Could the 2014 FIFA World Cup opening in Brazil this week affect the global Forex market? It might seem a crazy idea on a par with traders using moon cycles to try to forecast market movements, but don’t dismiss the idea out of hand. A recent study by Goldman Sachs has concluded that the stock index of the winning country has on average outperformed global equity indices by 3.5% during the first month after the final, before underperforming the same measure by 4% over the following year! These are statistically significant numbers that should not be ignored. The concept is logical: a short-lived phase of football-related euphoria followed by a comedown. If such an effect has been observed in equity markets, there should also be an impact for Forex trading in the Forex market.
If you “get” football (as an Englishman, I would rather die than call it soccer), you probably won’t find this unreasonable. If you don’t, consider the well-known weekend effect that has been observed to warp stock market prices between Friday and Monday. Even today, these human factors can still affect market prices, at least over the short-term. I do not need any persuading, as I lived through two occasions where the English team failed narrowly to reach the finals of major football tournaments, once in the World Cup of 1990 and then again in the European Championship of 1996, going out to arch-rivals Germany on penalties both times. The sense of building euphoria as the team progressed further was palpable and had a visible effect in offices as well as in bars: people were happy, agreeable, and less skeptical than usual. Conversely, when the knockout blows came, a mood of depression and lethargy prevailed for several days. Of course, as the sport is more popular among men, the effect was more pronounced among the male half of the population: consider that despite the advances toward gender equality made over recent years, the financial services industry is still very male-dominated almost everywhere.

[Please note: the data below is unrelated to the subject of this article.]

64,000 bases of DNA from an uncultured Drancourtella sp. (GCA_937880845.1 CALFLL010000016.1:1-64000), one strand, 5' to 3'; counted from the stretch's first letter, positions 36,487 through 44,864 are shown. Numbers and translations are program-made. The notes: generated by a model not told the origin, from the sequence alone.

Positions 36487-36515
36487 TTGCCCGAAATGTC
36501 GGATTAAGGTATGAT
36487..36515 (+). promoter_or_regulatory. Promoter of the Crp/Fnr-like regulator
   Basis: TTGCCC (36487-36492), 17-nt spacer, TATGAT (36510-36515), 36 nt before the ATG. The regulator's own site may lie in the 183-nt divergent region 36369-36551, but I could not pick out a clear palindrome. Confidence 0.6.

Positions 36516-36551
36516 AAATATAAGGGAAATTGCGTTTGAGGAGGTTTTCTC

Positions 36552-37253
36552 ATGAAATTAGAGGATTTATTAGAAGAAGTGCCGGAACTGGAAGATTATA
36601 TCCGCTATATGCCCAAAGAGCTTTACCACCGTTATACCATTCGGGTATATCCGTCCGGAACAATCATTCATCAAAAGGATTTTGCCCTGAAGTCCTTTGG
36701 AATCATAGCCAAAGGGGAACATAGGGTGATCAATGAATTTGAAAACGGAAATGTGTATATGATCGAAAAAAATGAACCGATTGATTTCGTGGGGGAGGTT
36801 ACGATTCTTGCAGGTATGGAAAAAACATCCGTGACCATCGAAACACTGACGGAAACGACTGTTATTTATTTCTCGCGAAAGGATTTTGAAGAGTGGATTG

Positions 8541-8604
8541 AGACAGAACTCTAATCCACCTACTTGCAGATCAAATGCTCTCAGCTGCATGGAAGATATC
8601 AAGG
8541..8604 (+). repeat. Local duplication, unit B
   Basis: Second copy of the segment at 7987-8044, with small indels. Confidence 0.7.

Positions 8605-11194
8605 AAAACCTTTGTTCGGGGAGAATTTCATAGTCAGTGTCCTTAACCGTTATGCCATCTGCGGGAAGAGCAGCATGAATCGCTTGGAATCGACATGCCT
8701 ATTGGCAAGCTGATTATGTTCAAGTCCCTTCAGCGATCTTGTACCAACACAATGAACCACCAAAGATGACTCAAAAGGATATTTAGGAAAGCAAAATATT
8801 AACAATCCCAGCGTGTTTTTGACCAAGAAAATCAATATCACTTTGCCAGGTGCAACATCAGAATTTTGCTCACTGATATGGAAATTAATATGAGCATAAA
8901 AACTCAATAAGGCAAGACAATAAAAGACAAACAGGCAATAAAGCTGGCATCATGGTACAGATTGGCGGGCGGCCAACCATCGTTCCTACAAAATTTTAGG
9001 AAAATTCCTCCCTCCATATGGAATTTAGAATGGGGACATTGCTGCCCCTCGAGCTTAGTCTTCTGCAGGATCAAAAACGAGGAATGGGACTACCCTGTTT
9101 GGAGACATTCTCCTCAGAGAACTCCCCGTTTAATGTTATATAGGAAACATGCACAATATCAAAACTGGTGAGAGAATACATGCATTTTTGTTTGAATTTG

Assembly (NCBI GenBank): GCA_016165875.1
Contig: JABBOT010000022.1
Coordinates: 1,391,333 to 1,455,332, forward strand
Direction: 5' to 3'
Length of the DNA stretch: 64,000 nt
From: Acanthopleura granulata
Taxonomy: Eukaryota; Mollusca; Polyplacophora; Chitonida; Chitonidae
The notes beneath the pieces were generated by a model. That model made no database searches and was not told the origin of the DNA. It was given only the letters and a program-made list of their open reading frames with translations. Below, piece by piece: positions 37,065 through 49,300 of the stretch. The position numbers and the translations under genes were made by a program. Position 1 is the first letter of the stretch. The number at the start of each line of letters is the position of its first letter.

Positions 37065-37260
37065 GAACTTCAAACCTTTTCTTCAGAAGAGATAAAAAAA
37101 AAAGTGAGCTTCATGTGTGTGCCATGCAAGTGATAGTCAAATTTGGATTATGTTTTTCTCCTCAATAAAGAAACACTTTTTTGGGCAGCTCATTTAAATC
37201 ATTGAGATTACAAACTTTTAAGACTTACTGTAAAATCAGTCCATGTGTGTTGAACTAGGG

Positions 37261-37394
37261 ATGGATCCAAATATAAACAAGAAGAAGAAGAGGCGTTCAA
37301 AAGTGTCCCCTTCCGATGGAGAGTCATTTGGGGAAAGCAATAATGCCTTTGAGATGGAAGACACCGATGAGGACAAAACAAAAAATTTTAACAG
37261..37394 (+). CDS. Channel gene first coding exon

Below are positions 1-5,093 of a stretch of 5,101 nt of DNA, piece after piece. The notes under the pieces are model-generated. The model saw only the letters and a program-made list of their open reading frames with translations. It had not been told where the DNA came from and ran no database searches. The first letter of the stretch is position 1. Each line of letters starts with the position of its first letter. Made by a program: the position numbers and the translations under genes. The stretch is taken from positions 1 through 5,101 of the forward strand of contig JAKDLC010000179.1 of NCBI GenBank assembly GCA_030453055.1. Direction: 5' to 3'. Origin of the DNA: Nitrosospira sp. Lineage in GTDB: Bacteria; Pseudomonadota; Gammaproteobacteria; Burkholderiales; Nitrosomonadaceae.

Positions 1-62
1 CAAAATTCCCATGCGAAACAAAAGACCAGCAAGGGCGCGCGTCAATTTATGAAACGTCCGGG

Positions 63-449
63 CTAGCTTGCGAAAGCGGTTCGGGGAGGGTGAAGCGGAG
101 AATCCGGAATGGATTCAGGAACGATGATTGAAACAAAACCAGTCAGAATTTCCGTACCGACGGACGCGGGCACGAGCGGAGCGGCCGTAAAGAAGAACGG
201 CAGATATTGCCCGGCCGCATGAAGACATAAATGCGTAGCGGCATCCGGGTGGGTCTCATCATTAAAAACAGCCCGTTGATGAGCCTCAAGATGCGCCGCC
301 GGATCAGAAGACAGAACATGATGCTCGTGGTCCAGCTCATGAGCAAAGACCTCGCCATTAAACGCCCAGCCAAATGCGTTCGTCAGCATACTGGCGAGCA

The Effect of the 2014 World Cup on Forex Trading
So, how might you profit in Forex trading from the results of the 2014 World Cup? My experiences as a trader and as a football fan lead me to suggest the following plan of action. Before the Round of 16 games, pay attention only to results of individual matches where there is a major upset which significantly changes the prospect of at least one team’s likely progression to the next round. Then during the knockout stages, pay more and more attention to each game with each progressive round. Teams that get a boost are places where you can look for longs when their national market opens after the match, shorting teams which are being eliminated. Each round will become more and more significant, giving better and better trading prospects. Of course, the best potential trade is likely to be long the winner of the final and short the loser.
To be sure, there are a couple of flies in the ointment when it comes to Forex and the 2014 World Cup. Firstly, the fact that nine of the teams, among them many of the best teams, all have the same currency (the Euro) might mean there is no practical trade you can take as a reaction to the performances by these teams. Either a match will be played between two Euro teams, or if a Euro team wins or loses against a non-Euro team, you cannot really assume the Euro will be impacted: it is bigger than one member nation, even a large one. The second problem is that your broker may not offer a trade in the exotic currencies of some of the non-European teams that are likely to do well, such as the Brazilian Real or the Argentinian Peso.
The best outcome to hope for in Forex terms would be an unexpected and dramatic victory by any of Australia, England, Japan, Korea and Mexico. They each have their own individual currencies, all of which (except for the Korean Won) are readily available at most Forex brokers, although the Mexican Peso carries a relatively high spread. The remaining currencies all have quite low spreads. The best bet of all would be a dramatic victory by England, which not only dominates the volatile GBP but is a truly football-crazy country. The GBP tends to start moving at around 7am London time so if England produce a shock, be ready to buy the GBP the next morning. But as an Englishman, conveniently, I’ll be hoping for that anyway!